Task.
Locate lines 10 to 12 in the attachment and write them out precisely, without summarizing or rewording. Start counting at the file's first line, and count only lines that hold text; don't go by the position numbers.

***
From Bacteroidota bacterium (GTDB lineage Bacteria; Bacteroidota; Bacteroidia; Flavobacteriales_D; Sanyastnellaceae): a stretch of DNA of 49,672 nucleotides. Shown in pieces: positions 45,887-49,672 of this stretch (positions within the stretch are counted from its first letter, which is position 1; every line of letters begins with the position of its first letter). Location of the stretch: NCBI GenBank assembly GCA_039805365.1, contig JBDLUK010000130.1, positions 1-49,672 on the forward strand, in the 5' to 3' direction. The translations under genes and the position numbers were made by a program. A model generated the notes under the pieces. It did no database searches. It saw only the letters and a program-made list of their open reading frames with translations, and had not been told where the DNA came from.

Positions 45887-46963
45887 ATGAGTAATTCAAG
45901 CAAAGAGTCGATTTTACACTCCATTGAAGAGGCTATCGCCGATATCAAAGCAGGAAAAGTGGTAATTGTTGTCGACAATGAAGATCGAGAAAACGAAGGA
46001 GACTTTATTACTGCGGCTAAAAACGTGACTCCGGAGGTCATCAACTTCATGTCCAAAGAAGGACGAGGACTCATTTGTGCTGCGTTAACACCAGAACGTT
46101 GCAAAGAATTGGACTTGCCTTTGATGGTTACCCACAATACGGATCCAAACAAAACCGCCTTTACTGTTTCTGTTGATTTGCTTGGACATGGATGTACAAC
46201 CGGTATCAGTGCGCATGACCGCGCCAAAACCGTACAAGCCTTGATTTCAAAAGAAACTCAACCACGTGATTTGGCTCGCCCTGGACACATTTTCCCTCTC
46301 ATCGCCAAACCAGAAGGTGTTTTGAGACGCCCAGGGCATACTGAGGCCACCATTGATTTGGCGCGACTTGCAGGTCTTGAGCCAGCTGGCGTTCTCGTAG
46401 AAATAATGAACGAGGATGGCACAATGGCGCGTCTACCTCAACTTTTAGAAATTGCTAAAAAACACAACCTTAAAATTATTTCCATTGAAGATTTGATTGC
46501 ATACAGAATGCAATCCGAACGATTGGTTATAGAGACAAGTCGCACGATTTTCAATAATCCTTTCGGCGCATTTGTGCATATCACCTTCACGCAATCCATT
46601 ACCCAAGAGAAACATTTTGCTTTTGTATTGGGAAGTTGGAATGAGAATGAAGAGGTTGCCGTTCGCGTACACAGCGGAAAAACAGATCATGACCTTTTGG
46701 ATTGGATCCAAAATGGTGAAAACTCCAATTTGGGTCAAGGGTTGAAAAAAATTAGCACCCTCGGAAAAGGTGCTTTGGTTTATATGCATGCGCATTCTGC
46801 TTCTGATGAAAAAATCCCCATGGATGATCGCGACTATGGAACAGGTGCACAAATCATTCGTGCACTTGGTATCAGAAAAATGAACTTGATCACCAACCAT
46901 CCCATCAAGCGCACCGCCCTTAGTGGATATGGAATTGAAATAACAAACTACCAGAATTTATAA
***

46501 ATACAGAATGCAATCCGAACGATTGGTTATAGAGACAAGTCGCACGATTTTCAATAATCCTTTCGGCGCATTTGTGCATATCACCTTCACGCAATCCATT
46601 ACCCAAGAGAAACATTTTGCTTTTGTATTGGGAAGTTGGAATGAGAATGAAGAGGTTGCCGTTCGCGTACACAGCGGAAAAACAGATCATGACCTTTTGG
46701 ATTGGATCCAAAATGGTGAAAACTCCAATTTGGGTCAAGGGTTGAAAAAAATTAGCACCCTCGGAAAAGGTGCTTTGGTTTATATGCATGCGCATTCTGC